To hear people use the word you’d think that the notion of spirituality was as plain and unambiguous as $3.45. I don’t mind admitting that I’m less clear about either the referent or the intention of the term. In fact, I just don’t know what it means. On the other hand, I do know at least one thing it’s for. Like many other words that lack an overt definition, it certainly has a job description. For example, you trot out “spirituality” on those occasions when you want to intimate that you are a decently deep individual even though you are also a little too sophisticated for more mythological or dogmatic or organized forms of religion.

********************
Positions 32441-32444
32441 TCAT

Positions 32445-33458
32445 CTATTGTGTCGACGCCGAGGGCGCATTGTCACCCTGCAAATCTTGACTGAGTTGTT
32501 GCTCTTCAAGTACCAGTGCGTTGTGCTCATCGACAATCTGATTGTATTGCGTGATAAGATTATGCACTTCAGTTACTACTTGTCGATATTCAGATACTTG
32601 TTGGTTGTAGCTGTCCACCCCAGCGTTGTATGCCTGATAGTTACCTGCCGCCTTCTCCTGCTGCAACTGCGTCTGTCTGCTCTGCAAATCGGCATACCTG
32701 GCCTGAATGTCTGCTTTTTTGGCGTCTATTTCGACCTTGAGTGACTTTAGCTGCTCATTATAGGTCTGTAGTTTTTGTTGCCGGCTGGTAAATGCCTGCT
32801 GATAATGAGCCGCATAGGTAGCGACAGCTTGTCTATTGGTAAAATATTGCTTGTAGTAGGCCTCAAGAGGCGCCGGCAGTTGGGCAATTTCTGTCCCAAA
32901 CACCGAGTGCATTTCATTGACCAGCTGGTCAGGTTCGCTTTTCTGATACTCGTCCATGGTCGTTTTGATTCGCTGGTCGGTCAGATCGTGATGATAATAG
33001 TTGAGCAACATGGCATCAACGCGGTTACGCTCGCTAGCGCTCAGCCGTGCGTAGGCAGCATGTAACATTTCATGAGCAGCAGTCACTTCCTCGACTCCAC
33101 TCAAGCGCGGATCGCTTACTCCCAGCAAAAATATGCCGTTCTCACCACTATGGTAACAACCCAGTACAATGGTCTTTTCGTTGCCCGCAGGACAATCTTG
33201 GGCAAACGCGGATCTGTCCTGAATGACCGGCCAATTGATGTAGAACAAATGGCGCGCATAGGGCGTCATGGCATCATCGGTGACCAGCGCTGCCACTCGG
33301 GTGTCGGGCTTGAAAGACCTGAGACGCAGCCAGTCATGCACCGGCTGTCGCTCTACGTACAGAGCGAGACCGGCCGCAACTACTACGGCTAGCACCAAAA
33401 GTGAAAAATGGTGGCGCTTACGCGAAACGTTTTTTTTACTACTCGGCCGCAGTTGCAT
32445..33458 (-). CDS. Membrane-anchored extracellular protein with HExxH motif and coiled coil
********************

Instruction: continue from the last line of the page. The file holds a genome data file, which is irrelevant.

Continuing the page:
I don’t have much use for “spirituality” myself because I’m always trying to be as shallow as I can. That’s my job: to pursue the horizontal depth of the literal. I guess in a pinch I could identify as spirituality the Psalmist’s solitary insomnia or my own recurrent surprise and delight at the spectacle of the world, a gratitude that tempts me to invent somebody to thank. Mostly, though, I avoid using terms like spirituality whose meaning eludes me. It doesn’t seem quite decent to speak so loosely about what is rumored to be the most important dimension of life. I certainly have the exclusive rights to that particular scruple. Folks who are otherwise very cautious of speech immediately lose all restraint once the time comes to make vague religious assertions, and the modern precedents are all on their side.